Monday, July 18, 2011

Cruising the Cretaceous of Queensland: Student Edition

Earlier this month – July 4-8, 2011 – was my third time to see the wondrous Cretaceous fossils of Queensland, Australia. But it was my first with university students in tow to share in that paleontologically inspired excitement. Our trip together to outback Queensland was during the third week of a five-week program for Emory University students taking a study-abroad program in Australia, taught by me and my good friend (and oh yeah, colleague) Steve Henderson from Oxford College of Emory. We did this trip to give them a taste of what life was like in the modern-day outback and 100 million years ago during the Cretaceous Period, when theropod dinosaurs like Australovenator wintonensis (“Banjo”) likely chowed down on hapless ornithopod dinosaurs, and the whopping pliosaur Kronosaurus queenlandicus was ruling the inland seaway that covered much of the area we saw during our trip.

Paleontological innocents abroad, about to get acquainted with the past lives of outback Queensland. And who could resist posing with a life-sized recreation of the large ornithopod dinosaur Muttaburrasaurus langdoni, located in Hughenden, Queensland? Well, OK, I told them their grades depended on it, so they quickly got into the spirit of things.

Sunday, July 3, 2011

Teaching the Past, Cretaceous and Other Times

It’s a safe generalization to say that academic paleontologists devote much of their time and energy to educating non-paleontologists about the wonders of past lives. This lofty goal might be accomplished in an official capacity as a university professor or a museum researcher, or unofficially through public speaking, publishing popular-outreach books, or – to be totally modern, hip, and self-referential – writing a blog. In this instance, I am mixing official and unofficial duties by sharing a few of my experiences with teaching paleontology to undergraduate students at my university (Emory) during a study-abroad program in Queensland, Australia.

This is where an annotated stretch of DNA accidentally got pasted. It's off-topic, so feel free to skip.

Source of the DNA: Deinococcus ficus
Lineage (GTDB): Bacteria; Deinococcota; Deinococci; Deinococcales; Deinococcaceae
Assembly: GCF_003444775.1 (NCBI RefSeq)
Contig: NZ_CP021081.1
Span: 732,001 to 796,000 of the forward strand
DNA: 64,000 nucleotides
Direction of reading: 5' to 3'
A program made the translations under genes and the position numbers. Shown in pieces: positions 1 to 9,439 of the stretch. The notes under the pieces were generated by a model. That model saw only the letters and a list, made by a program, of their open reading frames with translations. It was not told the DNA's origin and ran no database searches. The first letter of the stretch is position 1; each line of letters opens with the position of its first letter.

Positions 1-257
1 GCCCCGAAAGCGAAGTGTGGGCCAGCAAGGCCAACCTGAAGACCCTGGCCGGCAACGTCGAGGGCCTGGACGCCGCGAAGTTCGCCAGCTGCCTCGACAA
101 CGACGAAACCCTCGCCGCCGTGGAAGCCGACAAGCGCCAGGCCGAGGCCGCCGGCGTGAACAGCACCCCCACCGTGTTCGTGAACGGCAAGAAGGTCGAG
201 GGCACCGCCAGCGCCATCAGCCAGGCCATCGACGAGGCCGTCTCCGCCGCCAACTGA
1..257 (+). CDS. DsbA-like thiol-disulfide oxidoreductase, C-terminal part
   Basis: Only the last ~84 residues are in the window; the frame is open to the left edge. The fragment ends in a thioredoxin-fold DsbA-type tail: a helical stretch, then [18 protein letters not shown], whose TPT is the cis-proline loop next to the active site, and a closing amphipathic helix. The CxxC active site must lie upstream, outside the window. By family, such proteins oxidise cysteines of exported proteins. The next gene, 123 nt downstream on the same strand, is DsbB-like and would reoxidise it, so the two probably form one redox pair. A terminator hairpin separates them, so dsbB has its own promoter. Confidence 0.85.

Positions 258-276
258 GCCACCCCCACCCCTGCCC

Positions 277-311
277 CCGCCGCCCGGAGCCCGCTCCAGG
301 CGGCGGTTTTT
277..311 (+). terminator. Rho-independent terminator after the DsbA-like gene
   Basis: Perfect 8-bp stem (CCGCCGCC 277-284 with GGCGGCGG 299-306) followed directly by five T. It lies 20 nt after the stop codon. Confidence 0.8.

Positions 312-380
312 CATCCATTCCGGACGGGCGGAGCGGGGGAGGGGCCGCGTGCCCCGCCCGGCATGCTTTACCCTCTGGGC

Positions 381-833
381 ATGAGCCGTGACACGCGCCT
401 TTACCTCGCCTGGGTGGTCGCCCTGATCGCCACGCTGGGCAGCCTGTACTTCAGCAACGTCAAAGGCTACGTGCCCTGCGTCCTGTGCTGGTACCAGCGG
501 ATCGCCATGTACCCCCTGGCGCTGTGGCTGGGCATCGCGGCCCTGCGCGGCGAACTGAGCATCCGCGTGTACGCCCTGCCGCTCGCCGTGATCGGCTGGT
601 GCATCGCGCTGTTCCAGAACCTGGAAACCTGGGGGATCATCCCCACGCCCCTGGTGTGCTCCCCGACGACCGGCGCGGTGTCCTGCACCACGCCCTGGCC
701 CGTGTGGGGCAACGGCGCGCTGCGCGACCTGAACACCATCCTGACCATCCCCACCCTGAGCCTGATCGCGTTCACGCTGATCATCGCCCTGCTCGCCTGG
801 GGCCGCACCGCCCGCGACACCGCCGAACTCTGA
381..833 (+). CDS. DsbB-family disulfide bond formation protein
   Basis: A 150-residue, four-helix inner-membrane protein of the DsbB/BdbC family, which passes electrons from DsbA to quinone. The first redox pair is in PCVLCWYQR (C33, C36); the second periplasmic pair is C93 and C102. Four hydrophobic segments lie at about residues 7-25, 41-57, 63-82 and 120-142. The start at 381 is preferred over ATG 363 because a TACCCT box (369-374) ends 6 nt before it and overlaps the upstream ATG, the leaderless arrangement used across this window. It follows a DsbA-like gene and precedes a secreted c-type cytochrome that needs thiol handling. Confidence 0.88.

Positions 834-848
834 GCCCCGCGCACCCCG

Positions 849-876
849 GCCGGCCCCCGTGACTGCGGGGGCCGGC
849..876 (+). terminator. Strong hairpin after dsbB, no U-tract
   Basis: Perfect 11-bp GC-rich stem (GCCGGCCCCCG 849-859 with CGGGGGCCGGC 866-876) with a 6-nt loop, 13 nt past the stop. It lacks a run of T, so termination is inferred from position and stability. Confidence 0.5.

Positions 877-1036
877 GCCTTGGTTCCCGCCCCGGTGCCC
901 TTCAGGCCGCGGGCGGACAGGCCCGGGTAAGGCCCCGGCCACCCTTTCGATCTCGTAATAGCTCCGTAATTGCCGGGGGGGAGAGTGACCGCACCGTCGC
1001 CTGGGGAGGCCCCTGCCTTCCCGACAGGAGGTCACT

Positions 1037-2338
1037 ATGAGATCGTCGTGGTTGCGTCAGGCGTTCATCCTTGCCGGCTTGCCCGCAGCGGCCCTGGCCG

A happy group of American university students, which is as they should be, because they are in Queensland, Australia learning about its paleontology. Little do they know their state of fossil-induced bliss is about to be interrupted by a lurking Early Cretaceous pliosaur, Kronosaurus, inexplicably occupying an aerial environment and in the present. (I’ve been trying to tell them all along that some things are worse than a failing grade.) Photo taken by me at the Museum of Tropical Queensland in Townsville.